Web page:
It’s really easy to pretend that you know what you’re talking about. We know this because at Critic we’ve been calling ourselves “journalists” for nearly 100 years.
Not being a scientist doesn’t stop people from getting on TV and filling a scientist’s shoes. “I’m not a scientist, but ...” sounds a lot like “I don’t really know what I’m talking about, but here’s a wild suggestion based on speculation.”
Every time a clueless authority figure makes a dumb suggestion, an academic somewhere in the world pulls their hair out. Imagine the reaction of a microbiologist when, totally hypothetically, a world leader suggests something dumb like injecting yourself with bleach to kill a virus. Not that that would ever happen. Nobody’s that fucking dumb, right?
It’s like when your dad yells at the sportsfolk on the TV who dropped the game-ball. “Who let you on the bloody team,” he shouts, “I could do so much better!” Except in the case of science and misinformation, the experts really can do so much better.
So Critic door-knocked random academics around campus to ask them about misconceptions in the media. We wanted to know what bits of misinformation or pseudoscience they see presented as fact, and give them an opportunity to set the record straight. Here’s what they had to say.
Geography: Dr Tony Binns, The True Size of Africa
“Africa is not a country,” said Tony patiently. He has explained this to more adults than he probably should have had to. Tony teaches a second and third-year class on development trajectories in Africa, and it irritates him when “people come into this class, or any discussion, with preconceived notions of what ‘all of Africa’ somehow is.”
There are 54 countries in Africa and even though we all have an atlas in our pocket, some people don’t seem to understand how huge the continent really is. It’s impossible to generalise, but “we see it all the time,” said Tony.
Back when Ebola was going around, Tony hosted a conference in Dunedin about African history. A university employee, who was helping to organize the event, called Tony and asked him if anybody was going to be attending this conference (a conference on African history) “from Africa”. They thought somehow the entire continent was overrun with Ebola.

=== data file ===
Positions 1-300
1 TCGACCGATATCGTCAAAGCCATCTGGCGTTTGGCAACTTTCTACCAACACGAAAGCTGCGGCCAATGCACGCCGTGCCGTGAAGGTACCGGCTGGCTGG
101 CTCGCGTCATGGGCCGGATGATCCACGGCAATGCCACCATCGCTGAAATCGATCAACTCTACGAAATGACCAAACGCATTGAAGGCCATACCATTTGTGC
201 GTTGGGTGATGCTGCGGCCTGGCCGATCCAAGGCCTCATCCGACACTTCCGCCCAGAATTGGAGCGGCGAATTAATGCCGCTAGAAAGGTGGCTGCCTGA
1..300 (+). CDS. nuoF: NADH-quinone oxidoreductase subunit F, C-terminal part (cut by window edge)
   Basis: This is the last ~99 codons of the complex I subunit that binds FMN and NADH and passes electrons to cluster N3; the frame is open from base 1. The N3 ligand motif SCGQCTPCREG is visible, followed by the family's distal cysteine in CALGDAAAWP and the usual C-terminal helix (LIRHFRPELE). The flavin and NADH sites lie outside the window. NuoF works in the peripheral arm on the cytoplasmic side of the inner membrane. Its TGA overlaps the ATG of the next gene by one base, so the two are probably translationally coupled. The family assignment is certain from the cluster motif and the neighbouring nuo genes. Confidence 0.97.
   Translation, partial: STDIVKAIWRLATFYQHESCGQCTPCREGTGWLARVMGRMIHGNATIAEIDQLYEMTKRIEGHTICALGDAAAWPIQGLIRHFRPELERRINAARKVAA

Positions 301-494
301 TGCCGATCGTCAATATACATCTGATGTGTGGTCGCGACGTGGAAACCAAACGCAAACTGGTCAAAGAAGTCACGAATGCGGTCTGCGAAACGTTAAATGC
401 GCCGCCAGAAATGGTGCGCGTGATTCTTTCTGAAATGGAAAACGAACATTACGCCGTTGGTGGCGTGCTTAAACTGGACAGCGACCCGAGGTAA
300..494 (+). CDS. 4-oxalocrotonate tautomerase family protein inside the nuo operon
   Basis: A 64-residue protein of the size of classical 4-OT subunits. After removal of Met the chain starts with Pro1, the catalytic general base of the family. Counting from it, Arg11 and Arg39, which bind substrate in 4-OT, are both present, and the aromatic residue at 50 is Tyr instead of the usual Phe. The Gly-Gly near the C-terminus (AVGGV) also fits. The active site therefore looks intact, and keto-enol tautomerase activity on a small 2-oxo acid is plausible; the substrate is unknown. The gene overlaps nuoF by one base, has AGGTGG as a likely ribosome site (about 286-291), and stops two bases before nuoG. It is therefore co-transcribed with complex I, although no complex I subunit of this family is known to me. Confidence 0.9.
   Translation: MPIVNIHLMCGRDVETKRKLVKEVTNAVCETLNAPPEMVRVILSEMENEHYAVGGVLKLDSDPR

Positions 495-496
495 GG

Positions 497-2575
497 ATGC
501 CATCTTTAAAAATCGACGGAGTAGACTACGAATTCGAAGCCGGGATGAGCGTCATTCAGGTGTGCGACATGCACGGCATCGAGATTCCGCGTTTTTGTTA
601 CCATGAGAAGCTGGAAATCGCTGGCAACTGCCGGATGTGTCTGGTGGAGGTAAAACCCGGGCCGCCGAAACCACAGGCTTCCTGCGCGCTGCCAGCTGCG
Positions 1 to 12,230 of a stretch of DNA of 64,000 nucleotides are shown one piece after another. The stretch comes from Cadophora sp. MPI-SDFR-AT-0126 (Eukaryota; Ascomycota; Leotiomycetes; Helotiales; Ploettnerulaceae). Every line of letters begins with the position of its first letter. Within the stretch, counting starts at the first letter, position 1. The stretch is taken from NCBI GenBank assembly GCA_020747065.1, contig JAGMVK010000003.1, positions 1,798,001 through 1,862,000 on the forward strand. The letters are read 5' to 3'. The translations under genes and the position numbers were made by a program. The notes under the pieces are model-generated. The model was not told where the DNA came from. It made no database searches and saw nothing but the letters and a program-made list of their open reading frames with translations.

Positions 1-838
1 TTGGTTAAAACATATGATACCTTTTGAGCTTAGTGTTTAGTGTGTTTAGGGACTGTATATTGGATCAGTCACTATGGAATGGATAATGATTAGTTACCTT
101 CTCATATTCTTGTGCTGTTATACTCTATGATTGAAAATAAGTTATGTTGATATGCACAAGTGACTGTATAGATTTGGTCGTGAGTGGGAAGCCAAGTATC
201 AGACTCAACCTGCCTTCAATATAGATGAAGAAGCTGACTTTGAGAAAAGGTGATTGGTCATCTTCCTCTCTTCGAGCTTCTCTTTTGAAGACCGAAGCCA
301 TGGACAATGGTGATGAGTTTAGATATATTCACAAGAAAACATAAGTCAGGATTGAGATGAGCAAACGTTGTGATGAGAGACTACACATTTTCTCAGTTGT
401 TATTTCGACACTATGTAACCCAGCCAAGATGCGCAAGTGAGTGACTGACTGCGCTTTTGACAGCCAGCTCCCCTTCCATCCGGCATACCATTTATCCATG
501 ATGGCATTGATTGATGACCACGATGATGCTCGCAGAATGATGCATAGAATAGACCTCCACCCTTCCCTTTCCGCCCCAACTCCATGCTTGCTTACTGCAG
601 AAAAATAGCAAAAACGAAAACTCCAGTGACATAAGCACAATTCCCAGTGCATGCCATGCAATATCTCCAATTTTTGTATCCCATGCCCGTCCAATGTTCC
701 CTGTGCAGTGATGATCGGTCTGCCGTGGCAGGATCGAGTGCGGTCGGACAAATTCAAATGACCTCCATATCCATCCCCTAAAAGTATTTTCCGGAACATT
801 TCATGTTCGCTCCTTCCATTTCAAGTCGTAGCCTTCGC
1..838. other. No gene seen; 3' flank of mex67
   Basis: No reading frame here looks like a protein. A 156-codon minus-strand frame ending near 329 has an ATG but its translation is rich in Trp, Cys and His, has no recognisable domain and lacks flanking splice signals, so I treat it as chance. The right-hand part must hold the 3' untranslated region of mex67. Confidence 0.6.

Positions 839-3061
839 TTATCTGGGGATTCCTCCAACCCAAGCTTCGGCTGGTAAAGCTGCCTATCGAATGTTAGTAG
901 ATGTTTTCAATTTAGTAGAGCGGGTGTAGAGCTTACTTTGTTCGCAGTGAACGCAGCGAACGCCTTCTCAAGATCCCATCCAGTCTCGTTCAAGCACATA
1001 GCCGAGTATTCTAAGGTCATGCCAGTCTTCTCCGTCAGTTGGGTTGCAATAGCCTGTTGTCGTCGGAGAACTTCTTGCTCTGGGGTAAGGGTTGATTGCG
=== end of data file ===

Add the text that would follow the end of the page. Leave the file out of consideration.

Tony responded by sending the following graphic.
Botany: Somebody who was very busy that we bumped into, Herbal Supplements
Botany firmly stated that there was “plenty” to talk about when it comes to herbal supplements, but didn’t have time for an interview. Apparently someone in the science communication department skulled a bottle of them before giving a lecture to see if it would have any adverse effects on his body, like “real medicine” would. He’s still lecturing, so apparently nothing happened.
Marine Science: Dr. Ceridwen Fraser, Climate Change
“Well, we could talk about climate change,” offered Ceridwen. Climate denial is frustrating and ridiculous, and Ceridwen identified a broader misunderstanding of science as part of the reason. “Science isn’t something that you can choose not to believe in,” she explained, “it’s not a religion. If someone says to me ‘I don’t believe what you’re saying’, I’d say ‘go ahead and test against it.’ Science welcomes new evidence and challenges.”
“But with climate change, overwhelmingly, the more evidence we get, the more sure we are of the warming trends,” she asserted. Ceridwen then highlighted a common misconception that she hears in the media. “People often don’t seem to grasp what a 2–6 degree rise in temperature, within this century, really means,” she explained.
People may say “well, it’s ten degrees warmer now than it was this morning, so who cares,” said Ceridwen, “but 2-6 degrees is a global average. If you look back in time, the last ice age was only an average of about six degrees celsius colder than now.”
During that time, because it was six degrees colder, lots of ocean water became locked in massive glaciers on land, so sea levels were about 120 meters lower than today. Dramatic changes to Earth’s climate, explained Ceridwen, “don’t take much”, and a few degrees can make an enormous difference to our world.